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Lucy Komisar

"Waiting for Godot" is dazzling staging of Beckett's metaphor for the human condition

"Waiting for Godot."
Written by Samuel Beckett; directed by Sean Mathias.
Cort Theatre, 138 West 48th St., New York City.
212 239-6200; http://www.twoplaysinrep.com/
Opened Nov 24, 2013; closes March 30, 2014.
Reviewed by Lucy Komisar Dec 3, 2013.

Beckett's metaphor for the human condition, of people clutching to each other in the face of man's inhumanity to man, turns absurdity into tragedy and occasionally black comedy. Director Sean Mathias has staged, almost choreographed, a dazzling cast in a haunting performance of a poignant, classic play.

Gogo, diminutive of Estragon – that's French for tarragon — with bulbous nose and scraggly hair, is portrayed by the excellent Ian McKellen with a Lancashire accent. His jerky, unsteady motions show a man in physical decay.

Patrick Stewart as Didi and Ian McKellen as Gogo. Photo by Joan Marcus.

Didi, diminutive of Vladimir, with a worn suit jacket that may reflect a lost self-image, is played with subtlety by Patrick Stewart, still more in charge of himself, still aware of the irony of their situation. He tells Gogo, "You'd make me laugh if it wasn't prohibited."
They are on a desolate road edged with rocks and holes and a single bare tree. They have been pals for fifty years and are now waiting for Godot, a personage who is never further identified, to save them from their desperation.

Shuler Hensley as Pozzo and Billy Crudup as Lucky. Photo by Joan Marcus.

The horrors of society are represented by an abusive master and his willing slave who pass on their road. Pozzo (Shuler Hensley) — it's Italian, pronounced Potso — is a big man in boots and a cape. He's got a whip in one hand and a rope in the other. At the end of it is a sorry hunched-over man who drags a satchel and chair. His name, of course, is Lucky (a gut-wrenching, pitiful, excellent Billy Crudup).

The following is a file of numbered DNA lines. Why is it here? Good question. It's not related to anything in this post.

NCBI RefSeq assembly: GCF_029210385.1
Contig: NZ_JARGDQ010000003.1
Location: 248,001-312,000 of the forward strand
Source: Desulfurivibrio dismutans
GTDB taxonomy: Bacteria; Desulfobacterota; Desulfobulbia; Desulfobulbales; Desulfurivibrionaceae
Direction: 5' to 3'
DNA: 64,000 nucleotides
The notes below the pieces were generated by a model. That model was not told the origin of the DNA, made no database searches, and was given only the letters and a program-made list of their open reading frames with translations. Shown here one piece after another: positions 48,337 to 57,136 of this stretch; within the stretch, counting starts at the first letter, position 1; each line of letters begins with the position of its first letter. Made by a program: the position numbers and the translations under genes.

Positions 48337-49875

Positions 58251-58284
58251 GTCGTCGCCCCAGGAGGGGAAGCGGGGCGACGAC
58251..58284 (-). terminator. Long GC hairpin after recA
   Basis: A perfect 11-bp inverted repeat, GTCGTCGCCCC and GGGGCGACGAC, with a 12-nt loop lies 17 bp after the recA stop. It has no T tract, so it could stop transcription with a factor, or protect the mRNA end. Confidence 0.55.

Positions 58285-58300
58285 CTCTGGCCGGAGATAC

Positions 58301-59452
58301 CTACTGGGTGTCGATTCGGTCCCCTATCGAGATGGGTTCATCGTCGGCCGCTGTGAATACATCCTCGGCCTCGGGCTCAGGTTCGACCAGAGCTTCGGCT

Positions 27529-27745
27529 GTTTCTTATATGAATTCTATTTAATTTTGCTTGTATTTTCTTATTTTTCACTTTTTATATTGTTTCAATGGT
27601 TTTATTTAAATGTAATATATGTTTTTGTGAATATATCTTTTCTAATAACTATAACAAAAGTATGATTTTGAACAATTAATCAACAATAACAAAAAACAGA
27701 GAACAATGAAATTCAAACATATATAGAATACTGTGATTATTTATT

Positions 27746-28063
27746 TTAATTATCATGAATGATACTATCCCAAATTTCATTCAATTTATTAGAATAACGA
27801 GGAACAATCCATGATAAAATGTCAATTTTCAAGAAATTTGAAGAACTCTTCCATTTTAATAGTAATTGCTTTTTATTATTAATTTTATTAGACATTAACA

Vladimir declares, "To treat a man . . . (gesture towards Lucky) . . . like that . . . I think that . . . no . . . a human being . . . no . . . it's a scandal! Estragon adds: "A disgrace!"

Shuler Hensley as Pozzo, Patrick Stewart as Didi, Billy Crudup as Lucky, Ian Mckellen as Gogo. Photo by Joan Marcus.

Lucky, still holding the bag, puts down a stool for his master to sit on. And Pozzo declares with irony soaked in a deep Southern accent, "You want to know why he doesn't put down his bags? He explains, "He imagines that when I see how well he carries I'll be tempted to keep him on in that capacity….. As though I were short of slaves!"
In Beckett's wonderful satire, Pozzo's voice breaks into a high pitch and he declares, "I am liberal. It's my nature. (He jerks the rope. Lucky looks at him.) For I shall suffer, no doubt about that."

Lucky dances to a crawl, wide-eyed, his mouth open. And, then on command, he "thinks." He proclaims in rapid fire a lot of academic nonsense: "as a result of the labors left unfinished crowned by the Acacacacademy of Anthropopopometry of Essy-in-Possy of Testew and Cunard it is established beyond all doubt all other doubt than that which clings to the labors of men…."
And they depart. A young boy (Colin Critchley) climbs out of a hole to say that Godot will not come today, but maybe tomorrow.

Will that be a great day? Tomorrow, there are a few leaves in the tree. Didi and Gogo do a little vaudeville dance. Gogo sashays. Won't things be fine?

But, the slave driver returns. He is a blind, broken old man. Has the world changed? Not at all. Lucky is still a willing slave. He is silent, because he went dumb one day. Slaves wordlessly take their masters' orders. This is a very political play.